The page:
Rokugo Seal Museum

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Rokugo Seal Museum is dedicated to insho, the ink-stamp seals that remain a distinctive feature of business and official life in Japan. The museum was opened in 2007 by the local association of insho artisans, who proudly continue the time-honored skill of engraving seals by hand. Admission is free.

Seal usage stretches way back into Japanese history, with the earliest record dating to 57 CE. Rokugo’s own connection with the item began in the Bunkyu era (1861-1864), when locals began producing seals from the crystal being mined in the region, and Rokugo now manufactures about half of all the seals made in Japan.

The largest exhibit is too colossal to be housed inside the museum itself: outside the entrance you can see Japan’s biggest ink stamp. Its inscription, translating as “Immovable like the mountains,” appeared on the battle flags of local sixteenth-century warlord Takeda Shingen.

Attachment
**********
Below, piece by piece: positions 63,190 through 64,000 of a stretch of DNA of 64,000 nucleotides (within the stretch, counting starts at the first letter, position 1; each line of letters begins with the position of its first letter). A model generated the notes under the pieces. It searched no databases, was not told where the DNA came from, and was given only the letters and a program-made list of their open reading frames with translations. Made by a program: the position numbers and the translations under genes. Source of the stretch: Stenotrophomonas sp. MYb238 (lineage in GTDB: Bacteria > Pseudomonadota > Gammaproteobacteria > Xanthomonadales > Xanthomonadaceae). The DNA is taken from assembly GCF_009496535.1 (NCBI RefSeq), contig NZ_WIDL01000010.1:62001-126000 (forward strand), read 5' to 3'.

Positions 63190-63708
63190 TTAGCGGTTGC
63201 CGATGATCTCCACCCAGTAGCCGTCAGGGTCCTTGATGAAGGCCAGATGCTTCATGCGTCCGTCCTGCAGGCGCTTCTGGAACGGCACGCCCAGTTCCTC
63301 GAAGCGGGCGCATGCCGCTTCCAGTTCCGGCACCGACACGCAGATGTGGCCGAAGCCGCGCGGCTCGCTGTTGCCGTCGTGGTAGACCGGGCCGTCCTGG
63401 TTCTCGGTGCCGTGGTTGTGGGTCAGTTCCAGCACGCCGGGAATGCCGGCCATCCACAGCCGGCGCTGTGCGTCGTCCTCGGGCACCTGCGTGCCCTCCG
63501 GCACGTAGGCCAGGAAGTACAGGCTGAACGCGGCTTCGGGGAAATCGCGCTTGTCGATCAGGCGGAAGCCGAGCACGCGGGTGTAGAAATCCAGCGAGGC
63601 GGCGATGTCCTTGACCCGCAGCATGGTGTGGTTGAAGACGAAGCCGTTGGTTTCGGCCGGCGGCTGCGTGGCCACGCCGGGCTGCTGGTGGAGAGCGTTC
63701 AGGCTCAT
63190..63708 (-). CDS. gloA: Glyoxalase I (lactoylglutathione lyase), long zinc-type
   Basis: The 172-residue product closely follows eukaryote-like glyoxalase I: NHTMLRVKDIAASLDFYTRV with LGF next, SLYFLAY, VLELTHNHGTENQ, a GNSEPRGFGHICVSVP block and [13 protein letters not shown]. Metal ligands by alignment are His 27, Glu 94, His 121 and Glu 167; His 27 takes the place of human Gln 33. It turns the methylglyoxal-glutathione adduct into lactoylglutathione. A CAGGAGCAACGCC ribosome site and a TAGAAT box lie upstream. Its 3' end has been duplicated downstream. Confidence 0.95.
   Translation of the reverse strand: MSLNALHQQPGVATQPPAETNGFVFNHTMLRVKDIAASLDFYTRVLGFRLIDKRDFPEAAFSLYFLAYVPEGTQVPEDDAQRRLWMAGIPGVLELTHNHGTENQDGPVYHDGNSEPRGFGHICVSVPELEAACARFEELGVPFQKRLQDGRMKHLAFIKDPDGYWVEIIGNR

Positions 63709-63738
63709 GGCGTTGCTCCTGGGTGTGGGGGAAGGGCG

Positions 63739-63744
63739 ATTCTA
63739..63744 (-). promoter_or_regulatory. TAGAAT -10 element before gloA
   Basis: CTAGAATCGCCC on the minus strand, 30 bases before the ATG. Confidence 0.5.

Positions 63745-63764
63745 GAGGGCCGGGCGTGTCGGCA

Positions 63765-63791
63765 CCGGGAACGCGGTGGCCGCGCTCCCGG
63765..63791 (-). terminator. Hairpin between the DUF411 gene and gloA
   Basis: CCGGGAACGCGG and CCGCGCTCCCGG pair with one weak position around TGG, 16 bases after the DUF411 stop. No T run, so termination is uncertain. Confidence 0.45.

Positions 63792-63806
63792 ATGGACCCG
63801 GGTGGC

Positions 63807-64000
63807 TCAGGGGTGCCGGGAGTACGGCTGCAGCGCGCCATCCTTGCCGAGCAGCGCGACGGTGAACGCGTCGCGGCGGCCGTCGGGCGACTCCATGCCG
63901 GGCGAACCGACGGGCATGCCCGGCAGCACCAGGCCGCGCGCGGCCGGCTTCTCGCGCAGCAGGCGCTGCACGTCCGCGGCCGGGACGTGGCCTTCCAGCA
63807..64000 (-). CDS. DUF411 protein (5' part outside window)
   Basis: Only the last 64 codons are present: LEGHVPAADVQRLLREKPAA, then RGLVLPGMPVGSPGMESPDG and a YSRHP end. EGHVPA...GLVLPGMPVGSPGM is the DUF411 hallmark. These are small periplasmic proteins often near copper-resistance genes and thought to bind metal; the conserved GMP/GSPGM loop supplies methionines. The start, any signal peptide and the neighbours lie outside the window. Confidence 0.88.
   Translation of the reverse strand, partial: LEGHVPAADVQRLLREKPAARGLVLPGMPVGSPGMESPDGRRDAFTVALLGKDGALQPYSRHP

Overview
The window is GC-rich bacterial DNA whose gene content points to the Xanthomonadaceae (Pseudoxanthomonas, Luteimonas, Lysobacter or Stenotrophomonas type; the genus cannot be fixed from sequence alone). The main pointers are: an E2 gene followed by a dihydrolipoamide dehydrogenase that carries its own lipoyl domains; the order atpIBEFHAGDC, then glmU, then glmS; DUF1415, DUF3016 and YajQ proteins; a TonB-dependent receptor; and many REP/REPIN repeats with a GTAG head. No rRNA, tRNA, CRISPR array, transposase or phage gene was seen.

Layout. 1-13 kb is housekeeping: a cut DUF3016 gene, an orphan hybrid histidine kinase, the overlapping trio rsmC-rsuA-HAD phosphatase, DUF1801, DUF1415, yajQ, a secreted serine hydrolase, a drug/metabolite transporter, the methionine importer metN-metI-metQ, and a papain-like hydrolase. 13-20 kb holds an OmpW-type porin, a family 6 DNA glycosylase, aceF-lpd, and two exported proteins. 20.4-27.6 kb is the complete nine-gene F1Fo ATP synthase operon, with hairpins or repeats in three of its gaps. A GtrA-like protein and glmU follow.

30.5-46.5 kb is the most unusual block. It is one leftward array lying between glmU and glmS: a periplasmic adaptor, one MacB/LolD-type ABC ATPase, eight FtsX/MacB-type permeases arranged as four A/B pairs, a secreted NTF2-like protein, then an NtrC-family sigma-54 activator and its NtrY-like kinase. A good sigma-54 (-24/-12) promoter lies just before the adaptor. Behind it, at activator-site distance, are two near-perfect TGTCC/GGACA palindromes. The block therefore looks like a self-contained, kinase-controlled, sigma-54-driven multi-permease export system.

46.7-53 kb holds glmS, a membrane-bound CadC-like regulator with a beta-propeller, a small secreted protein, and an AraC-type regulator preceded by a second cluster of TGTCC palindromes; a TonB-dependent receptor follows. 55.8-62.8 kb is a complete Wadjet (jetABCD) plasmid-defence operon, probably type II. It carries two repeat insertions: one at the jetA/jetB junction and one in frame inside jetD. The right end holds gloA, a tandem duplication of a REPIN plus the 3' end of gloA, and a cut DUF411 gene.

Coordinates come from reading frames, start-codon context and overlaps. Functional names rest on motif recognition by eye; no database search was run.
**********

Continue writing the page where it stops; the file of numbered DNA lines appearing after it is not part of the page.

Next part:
Inside, hundreds of exhibits dating back as far as the nineteenth century include engraving tools used by the predecessors of Rokugo’s present-day artisans. Alongside these are striking examples of the raw materials—including ivory as well as crystal—used to produce seal bodies, newspaper advertisements from the 1920s and ’30s, an easily understood visual explanation of how seals are made, and much more.

Head to the stairwell to view a huge image, created by countless ink stamp seals and featuring Mount Fuji, that in 2016 was certified by Guinness World Records as having the most individuals contribute to a stamp image.


Venue Address

409-3244 2160 Iwama, Ichikawamisato-cho, Nishiyatsushiro-gun

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